Meet Violet Vegter

Meet Violet Vegter

Mother of 11 Children, Grandmother of 40 and Great-Grandmother of 41

BY LAVERNE STEVENS

Violet and Henry Vegter started life together in Huron, South Dakota, where their first three children were born. They moved on to Delavan, Wisconsin, where they had eight more children. They were blessed with eight girls and three boys. All were single births.

Violet and Henry worked hard raising the children in a rural farm setting. The children all gained a sense of purpose. Each had chores to do. The older ones helped the younger ones as they all grew into a very close family relationship.

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In 1970, Henry and Violet decided to make a move to Florida. They settled in Winter Haven in Polk County. “Moving to Florida was the wisest move we ever made, “said Violet.

Violet filled their lives with music. “Our family loves music. We have good singers. Carol, Susan and Jerry play the saxophone. Linda plays the piano,” said Violet. The family has attended Faith Baptist Church in Winter Haven for many years. They played and sang at church. Violet organized two trios consisting of older children Kathy, Susan, and Linda and younger children Judy, Carol, and Karen. The trios sang in church and for “family music night” at home for their own entertainment. Susan was in Stage Band at Winter Haven High School.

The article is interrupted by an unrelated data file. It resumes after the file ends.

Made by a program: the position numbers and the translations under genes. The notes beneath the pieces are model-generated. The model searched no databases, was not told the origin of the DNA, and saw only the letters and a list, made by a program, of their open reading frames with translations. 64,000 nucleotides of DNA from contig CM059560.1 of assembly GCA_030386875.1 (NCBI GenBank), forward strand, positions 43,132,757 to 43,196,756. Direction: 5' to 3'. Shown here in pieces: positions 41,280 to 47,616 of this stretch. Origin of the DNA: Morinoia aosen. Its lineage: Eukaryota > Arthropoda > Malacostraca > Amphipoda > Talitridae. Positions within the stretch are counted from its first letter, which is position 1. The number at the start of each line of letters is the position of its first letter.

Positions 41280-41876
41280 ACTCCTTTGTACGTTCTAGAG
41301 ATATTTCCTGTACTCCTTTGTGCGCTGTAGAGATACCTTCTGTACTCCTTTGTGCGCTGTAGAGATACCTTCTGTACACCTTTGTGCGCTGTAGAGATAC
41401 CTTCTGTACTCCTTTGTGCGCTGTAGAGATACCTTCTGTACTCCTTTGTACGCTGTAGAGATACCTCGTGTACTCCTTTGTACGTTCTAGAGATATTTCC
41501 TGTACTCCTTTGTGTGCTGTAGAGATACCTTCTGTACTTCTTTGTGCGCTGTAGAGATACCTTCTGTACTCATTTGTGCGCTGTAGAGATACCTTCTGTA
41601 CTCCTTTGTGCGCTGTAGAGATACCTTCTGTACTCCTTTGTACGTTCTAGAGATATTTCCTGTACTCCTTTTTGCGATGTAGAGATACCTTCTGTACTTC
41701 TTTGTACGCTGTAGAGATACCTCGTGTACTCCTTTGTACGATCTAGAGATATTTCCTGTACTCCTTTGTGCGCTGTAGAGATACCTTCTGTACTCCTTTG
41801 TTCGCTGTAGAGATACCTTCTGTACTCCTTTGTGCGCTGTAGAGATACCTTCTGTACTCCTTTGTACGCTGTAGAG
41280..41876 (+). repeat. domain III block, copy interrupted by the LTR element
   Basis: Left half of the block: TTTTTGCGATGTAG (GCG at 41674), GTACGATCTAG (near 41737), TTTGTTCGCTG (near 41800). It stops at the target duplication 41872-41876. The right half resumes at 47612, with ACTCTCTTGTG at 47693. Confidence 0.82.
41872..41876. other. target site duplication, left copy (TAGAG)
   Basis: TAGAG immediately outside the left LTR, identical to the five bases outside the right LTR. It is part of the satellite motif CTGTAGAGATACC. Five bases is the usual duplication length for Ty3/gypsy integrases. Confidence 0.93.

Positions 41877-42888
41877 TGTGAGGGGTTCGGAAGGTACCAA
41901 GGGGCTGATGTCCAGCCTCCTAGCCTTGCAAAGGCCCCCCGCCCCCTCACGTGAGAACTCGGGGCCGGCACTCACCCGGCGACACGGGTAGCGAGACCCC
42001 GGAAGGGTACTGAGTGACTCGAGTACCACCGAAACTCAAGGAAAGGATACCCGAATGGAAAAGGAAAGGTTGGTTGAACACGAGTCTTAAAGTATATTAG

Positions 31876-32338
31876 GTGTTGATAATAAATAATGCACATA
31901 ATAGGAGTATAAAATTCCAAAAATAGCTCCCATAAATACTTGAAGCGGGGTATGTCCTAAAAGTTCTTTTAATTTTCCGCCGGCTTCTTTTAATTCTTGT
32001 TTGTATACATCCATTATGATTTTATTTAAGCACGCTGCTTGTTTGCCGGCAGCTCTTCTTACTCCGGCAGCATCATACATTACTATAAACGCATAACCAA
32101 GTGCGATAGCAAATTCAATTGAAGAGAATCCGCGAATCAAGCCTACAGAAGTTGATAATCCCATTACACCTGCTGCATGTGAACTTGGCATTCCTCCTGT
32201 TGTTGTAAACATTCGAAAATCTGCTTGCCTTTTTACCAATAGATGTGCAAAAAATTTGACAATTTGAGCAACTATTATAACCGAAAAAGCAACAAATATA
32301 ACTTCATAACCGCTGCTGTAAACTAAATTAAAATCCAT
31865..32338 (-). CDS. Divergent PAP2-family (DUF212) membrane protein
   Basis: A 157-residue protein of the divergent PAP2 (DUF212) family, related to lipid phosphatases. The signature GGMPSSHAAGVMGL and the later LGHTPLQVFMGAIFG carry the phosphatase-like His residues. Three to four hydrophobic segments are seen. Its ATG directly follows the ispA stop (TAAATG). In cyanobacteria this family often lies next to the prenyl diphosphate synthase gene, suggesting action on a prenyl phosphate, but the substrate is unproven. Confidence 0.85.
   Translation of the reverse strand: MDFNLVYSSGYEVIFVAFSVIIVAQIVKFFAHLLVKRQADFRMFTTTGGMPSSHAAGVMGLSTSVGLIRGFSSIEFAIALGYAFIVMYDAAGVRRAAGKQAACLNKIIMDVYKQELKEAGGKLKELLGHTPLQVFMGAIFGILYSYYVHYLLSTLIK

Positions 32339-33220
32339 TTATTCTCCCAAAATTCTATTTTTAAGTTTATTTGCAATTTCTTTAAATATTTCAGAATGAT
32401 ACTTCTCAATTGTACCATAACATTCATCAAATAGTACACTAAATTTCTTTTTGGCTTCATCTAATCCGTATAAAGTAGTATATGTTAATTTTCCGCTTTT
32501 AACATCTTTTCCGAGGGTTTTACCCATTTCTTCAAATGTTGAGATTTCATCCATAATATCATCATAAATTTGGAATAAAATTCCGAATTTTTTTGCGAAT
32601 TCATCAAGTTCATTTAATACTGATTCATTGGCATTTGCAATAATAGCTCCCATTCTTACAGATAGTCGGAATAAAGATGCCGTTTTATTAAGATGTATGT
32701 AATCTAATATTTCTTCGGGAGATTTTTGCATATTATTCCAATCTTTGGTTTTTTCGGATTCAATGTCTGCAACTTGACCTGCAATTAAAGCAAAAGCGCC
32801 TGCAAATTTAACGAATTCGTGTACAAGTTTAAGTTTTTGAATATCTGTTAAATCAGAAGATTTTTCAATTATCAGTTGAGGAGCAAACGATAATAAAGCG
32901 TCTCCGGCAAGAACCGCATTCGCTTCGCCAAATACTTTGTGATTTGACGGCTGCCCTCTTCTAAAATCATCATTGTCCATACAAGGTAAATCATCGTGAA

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Traditions have become strong with this family. Daughter Judy Shierling tells about the tradition of celebrating each girl’s 50th birthday in a very special way. They plan a week away together. They go out of state as a group. Food, lodging, and entertainment is paid for the birthday celebrant. They eat out and always try to see a Broadway play wherever they go.

Carol Hopkins remembers, “Mom was a great hostess. She had college buddies come for the weekend. They entertained a lot of guests.”

Karen Dekker remembers Violet staying up late at night to sew their clothes. “Judy and I are 14 months apart and Mom always made us matching outfits. Each Sunday, Mom dressed us up for church and would line us up. Often she took our picture before we left for church.”

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“My oldest daughter, Dianna, and I used to sew together after she became an adult. She sewed for her daughter,” added Violet.

Dianna Marcum said, “Mom would make 20 loaves of bread a week. On those days she would make pizza, or hot dogs rolled up in dough (one of our favorites) and cinnamon rolls with raisins. She also made homemade noodles and we all loved her homemade chicken noodle soup.”

Violet started with 20 pounds of flour in a halfbushel container. She worked ten pounds of flour at a time. All the kids appreciated that aroma of baking bread when they came home from school.

The older children started their own traditions. They would fix a family gift basket at Christmas filled with special goodies the family loved to eat. Karen makes a yearly Calendar. Each month features a family with pictures of yearly happenings.

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I asked Violet, “What advice would you give to young parents of today?” She answered, “Send your children to Christian Schools and Colleges. Make sure they attend and get involved in church.” Violet feels it was much easier raising children during the years her children were growing up than it is in today’s modern world. She feels each child has been a blessing to her. Henry died 8 years ago. Her girls take turns taking care of her so she can live independently in her own home.

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